Ruth Culham and Libby Jachles are the co-authors of Modes in Focus, a K–5 writing instruction program that provides support to teach narrative, informational, and opinion modes of writing. In this blog post, Ruth and Libby discuss the importance of teaching writing for long term student success.
Writing is the golden thread that connects what was taught to what was learned. It’s a critical literacy skill that has not been a focus in many schools, especially as a result of the COVID-19 pandemic.
There is no need to provide reasoning for this. We’ve experienced the rarest of rare circumstances that have challenged everyone to seek the best options for children and teachers in their communities. We’ve done the best we can. Now, as light begins to dawn on the pandemic, it’s a good time to think about teaching writing again and with a fresh eye about what works and why. In short, we need to teach our students how to write well.
For over thirty years, the traits of writing, which include ideas, organization, voice, word choice, sentence fluency, and conventions, have provided a foundational set of tools to understand writing and a roadmap for how to teach it. The traits are the common language that writers use to build cohesive text, regardless of the purpose.
Along with traits, however, writing teachers instruct students on how to create text for different purposes. These are modes, which include narrative, informational, opinion/argument writing. Students learn that plot, character, and setting, for example, are elements of narrative writing and exist in all narrative genres. The purposes for writing give students range to write with different intents.
Traits and modes work hand-in-hand. Traits are HOW we write and modes are WHAT we write. We need knowledge of writing with skill and purpose to write well.
Writing well: the end game for every writing teacher and student writer. When we teach writing, it can and often does feel overwhelming. Here is one simple guideline to simplify: “Squeeze it once and let it go.” Take one writing-related skill at a time, teach it well, give students multiple ways to understand and apply the skill, then move on. Learning accumulates. If you don’t address every single thing a student needs to learn every time he or she writes, it’s okay. In fact, it’s preferable. After all, areas of focus will likely show up on the next piece and you may choose to address a different one at that time. Pick something from the spiraling set of skills based on the trait model, (visit www.culhamwriting.com for examples) and do your best to help all students learn more about that one skill than they knew before. Don’t expect young writers to master it—just keep pushing forward. Then be wise. After four or five instructional days, move on to something new, knowing students bring with them the knowledge about writing they just acquired as they learn more. It’s a process.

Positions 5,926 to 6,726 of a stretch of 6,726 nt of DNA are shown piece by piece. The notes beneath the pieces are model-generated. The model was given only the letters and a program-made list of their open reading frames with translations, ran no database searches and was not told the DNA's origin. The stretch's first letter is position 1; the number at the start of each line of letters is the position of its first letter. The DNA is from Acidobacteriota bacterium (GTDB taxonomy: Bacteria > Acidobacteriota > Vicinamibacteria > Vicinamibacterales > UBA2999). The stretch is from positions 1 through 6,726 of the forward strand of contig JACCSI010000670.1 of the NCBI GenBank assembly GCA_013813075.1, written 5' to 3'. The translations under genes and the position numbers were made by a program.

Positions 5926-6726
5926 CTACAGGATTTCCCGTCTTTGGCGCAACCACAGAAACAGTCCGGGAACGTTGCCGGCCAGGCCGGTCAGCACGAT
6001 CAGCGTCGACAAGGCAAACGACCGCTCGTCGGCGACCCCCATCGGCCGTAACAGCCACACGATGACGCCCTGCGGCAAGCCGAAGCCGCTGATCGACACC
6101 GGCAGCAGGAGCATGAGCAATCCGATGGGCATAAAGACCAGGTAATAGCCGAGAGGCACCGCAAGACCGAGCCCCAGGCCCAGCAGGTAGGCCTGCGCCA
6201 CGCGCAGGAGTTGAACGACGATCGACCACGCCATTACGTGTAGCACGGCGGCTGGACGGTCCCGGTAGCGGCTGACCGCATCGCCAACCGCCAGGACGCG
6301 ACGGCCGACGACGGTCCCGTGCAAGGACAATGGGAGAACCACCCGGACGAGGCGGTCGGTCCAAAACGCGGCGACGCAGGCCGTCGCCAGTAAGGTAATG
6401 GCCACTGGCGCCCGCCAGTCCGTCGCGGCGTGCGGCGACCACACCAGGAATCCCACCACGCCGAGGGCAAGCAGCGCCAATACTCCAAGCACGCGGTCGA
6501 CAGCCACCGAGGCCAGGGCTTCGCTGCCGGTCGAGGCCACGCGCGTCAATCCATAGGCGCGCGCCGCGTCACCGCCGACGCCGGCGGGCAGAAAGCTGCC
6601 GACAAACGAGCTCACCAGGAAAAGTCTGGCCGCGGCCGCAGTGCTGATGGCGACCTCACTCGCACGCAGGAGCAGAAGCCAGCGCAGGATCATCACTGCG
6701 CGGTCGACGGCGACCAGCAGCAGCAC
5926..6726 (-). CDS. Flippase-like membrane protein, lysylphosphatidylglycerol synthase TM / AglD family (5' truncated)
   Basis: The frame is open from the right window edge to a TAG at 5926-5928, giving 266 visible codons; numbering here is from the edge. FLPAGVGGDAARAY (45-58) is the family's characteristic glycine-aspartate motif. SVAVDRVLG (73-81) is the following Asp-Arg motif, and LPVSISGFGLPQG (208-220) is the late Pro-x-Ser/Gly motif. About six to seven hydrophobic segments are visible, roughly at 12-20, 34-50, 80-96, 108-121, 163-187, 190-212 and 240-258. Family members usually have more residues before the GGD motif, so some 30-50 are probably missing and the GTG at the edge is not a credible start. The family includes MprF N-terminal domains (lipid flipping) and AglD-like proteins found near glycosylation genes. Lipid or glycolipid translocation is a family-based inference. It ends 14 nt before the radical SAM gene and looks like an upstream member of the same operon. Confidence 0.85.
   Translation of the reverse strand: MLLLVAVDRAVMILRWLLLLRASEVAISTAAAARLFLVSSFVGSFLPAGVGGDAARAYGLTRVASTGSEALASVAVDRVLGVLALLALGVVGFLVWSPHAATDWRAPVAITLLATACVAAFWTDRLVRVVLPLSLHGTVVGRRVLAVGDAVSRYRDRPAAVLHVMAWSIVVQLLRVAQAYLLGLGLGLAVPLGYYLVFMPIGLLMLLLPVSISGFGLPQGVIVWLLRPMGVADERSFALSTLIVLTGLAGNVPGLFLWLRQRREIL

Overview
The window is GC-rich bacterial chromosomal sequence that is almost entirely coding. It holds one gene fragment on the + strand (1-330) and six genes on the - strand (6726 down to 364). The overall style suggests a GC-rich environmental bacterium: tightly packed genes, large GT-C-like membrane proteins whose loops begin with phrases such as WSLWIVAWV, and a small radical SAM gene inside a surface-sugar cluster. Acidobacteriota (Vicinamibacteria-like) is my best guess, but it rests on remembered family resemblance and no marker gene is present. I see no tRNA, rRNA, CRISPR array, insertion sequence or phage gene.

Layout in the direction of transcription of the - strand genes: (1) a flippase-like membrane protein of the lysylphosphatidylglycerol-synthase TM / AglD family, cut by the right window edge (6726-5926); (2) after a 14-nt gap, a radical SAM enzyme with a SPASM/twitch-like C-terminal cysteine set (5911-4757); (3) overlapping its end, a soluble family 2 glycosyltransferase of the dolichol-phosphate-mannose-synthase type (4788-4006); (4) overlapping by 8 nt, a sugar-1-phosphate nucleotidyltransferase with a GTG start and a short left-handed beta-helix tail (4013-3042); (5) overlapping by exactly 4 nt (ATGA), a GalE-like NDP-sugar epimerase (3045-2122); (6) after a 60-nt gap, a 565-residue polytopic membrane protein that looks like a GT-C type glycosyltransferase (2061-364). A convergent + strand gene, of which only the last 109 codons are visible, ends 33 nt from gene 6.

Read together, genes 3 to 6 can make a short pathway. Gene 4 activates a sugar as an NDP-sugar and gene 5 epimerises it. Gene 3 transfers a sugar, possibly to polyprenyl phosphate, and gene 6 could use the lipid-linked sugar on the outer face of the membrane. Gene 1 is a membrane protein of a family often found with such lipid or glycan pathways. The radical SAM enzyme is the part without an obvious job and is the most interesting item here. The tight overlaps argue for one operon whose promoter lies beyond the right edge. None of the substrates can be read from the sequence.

Imagine the writing power that we’d be giving young writers if every single year they learned new information about the same writing skills through the grades, deepening their understanding of how to write over time. This is, after all, how everyone learns complex skills. If you also teach math you know this to be true. We begin with addition and then move on to subtraction, multiplication, division, algebra, geometry, and calculus. We can’t fathom how anyone would teach all these mathematics processes simultaneously and expect success. They build, one upon the other. Why, then, do we teach writing by throwing all the traits and modes at students at the same time and expect anything to stick?
To this end, we’re proud to share resources that help teachers break down writing traits and modes to make them teachable and manageable at the same time. In addition to Modes in Focus, our new resource for K–5 writing instruction, we’ve offered Trait Crates Plus for grades K–5 over the last several years to provide literature and lessons built with a spiraling scope and sequence of trait key qualities to support writing instruction
With these resources, books, and lessons that incorporate writing in different subject areas, it is our hope that students and teachers, in person or via remote learning, will find it powerful and rewarding to pull the golden thread of writing through their learning and teaching for long term success. We’re learning to work smarter when teaching writing and it’s making all the difference.
Photo (c): Deyan Georgiev/Shutterstock